After that, his demeanor towards me changed. He said he didn’t want my money, but it was important for him to see me be willing to part ways with my “wallet” (he claimed earlier that you can always expose a pastor by “hitting him in the wallet”). He said, “You know what, you may not be so bad after all,” and then he told me something that was very important for me to hear.
He told me that he was puzzled why I was reluctant with the laptop when I was generous with everything else, including my time (which he appreciated the most), and I told him that it was because I felt he was playing a pointless game, not because I cared that much about the financial value of the laptop.
He then said, “Hey, let me tell you something. I understand that it may have been a stupid or unimportant to you, but for me, I’ve been through a lot of hurt. It was a big mountain for me to get over, to see if you would be willing to lend me your laptop. I just had to see it.”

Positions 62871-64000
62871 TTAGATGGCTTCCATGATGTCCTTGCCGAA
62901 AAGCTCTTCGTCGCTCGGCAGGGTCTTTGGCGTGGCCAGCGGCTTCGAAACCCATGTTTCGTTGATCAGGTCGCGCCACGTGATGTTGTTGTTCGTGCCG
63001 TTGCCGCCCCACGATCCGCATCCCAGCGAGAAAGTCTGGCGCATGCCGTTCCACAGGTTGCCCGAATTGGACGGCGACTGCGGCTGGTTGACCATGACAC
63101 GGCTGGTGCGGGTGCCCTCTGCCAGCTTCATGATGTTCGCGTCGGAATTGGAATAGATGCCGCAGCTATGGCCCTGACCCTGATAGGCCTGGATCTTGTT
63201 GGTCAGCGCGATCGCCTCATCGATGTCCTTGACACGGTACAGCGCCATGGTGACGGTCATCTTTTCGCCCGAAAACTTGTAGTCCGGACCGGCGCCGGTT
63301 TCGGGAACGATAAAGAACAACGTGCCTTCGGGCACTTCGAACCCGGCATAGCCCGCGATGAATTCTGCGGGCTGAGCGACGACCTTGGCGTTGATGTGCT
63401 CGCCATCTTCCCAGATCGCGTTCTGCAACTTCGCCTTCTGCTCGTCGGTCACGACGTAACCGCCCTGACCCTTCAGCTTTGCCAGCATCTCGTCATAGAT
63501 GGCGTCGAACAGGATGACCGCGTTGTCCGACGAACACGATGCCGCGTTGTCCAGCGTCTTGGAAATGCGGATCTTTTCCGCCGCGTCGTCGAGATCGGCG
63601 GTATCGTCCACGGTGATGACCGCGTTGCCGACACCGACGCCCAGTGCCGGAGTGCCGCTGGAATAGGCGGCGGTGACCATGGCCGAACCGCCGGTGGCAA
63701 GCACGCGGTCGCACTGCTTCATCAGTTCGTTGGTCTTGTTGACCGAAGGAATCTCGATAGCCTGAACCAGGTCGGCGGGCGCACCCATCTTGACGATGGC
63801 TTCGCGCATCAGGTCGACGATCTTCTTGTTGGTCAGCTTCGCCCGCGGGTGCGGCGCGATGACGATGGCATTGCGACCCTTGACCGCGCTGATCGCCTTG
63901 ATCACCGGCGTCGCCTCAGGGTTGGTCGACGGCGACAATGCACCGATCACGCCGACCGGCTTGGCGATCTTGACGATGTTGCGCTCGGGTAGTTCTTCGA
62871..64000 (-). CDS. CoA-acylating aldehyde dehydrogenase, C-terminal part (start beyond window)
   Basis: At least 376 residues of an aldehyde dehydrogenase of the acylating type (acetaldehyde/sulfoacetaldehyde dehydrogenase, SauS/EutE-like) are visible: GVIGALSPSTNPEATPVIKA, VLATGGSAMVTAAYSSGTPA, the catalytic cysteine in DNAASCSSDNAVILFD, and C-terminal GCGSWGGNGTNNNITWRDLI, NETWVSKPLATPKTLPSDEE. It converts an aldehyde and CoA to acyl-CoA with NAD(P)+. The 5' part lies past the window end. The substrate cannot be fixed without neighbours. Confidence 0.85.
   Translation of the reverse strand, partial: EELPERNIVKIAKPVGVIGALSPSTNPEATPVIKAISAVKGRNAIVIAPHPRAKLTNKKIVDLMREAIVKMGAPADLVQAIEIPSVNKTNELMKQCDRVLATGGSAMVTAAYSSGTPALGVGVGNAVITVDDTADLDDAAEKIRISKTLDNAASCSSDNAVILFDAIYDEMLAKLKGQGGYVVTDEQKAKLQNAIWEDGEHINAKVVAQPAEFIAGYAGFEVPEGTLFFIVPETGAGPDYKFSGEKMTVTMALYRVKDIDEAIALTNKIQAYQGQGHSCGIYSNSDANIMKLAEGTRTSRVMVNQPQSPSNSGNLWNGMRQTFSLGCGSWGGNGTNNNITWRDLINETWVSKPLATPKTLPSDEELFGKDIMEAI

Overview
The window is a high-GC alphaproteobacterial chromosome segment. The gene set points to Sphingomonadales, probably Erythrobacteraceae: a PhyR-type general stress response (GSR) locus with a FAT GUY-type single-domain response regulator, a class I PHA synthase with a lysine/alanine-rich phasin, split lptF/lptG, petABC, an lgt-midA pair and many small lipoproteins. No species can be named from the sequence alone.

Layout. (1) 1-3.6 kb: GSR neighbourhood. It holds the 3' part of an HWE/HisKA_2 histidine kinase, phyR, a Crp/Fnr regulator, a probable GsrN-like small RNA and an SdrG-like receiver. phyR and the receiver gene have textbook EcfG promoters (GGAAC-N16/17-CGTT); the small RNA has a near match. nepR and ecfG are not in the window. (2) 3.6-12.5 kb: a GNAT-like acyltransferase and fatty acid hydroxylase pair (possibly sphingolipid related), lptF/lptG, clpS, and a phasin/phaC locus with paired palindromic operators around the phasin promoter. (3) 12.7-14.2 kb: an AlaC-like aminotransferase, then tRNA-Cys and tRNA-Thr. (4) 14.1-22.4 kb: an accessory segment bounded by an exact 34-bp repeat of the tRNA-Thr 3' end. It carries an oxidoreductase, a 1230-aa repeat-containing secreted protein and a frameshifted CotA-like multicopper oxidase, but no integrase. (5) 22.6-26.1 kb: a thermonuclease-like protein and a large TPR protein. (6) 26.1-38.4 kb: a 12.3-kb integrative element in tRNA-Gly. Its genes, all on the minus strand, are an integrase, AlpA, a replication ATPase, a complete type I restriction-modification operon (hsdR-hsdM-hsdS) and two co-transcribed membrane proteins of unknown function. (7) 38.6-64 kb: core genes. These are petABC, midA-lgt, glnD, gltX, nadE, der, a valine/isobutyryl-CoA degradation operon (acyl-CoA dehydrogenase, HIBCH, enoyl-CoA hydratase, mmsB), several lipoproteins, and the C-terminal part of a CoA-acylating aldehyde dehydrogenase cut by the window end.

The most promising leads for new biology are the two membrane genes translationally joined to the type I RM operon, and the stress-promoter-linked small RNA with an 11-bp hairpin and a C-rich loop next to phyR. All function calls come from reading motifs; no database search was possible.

When he told me this, I actually apologized and told him that I did not mean to diminish the bad experiences that he went through.
Round 4: To the airport
I eventually took him to the airport, missing the exit a couple of times because we were talking. On the drive, he continued to ask me questions, and I eventually got him to the airport. He told me he wanted to meet up again near seminary on Monday, and I agreed. I asked him if he wanted my contact information, but he said no; just meet him there and bring him a Bible. I prayed for him, and then I drove home.
As I was driving home, thinking about how I was led to a B&N that I never go to in order to meet this man, I just shook my head and laughed. I also thought about the people that I have wronged in my life and prayed for forgiveness. I have no idea if Josh will show up, but even if he does not, I hope that my small offer of a ride to the airport would open his heart more to finding purpose and Truth.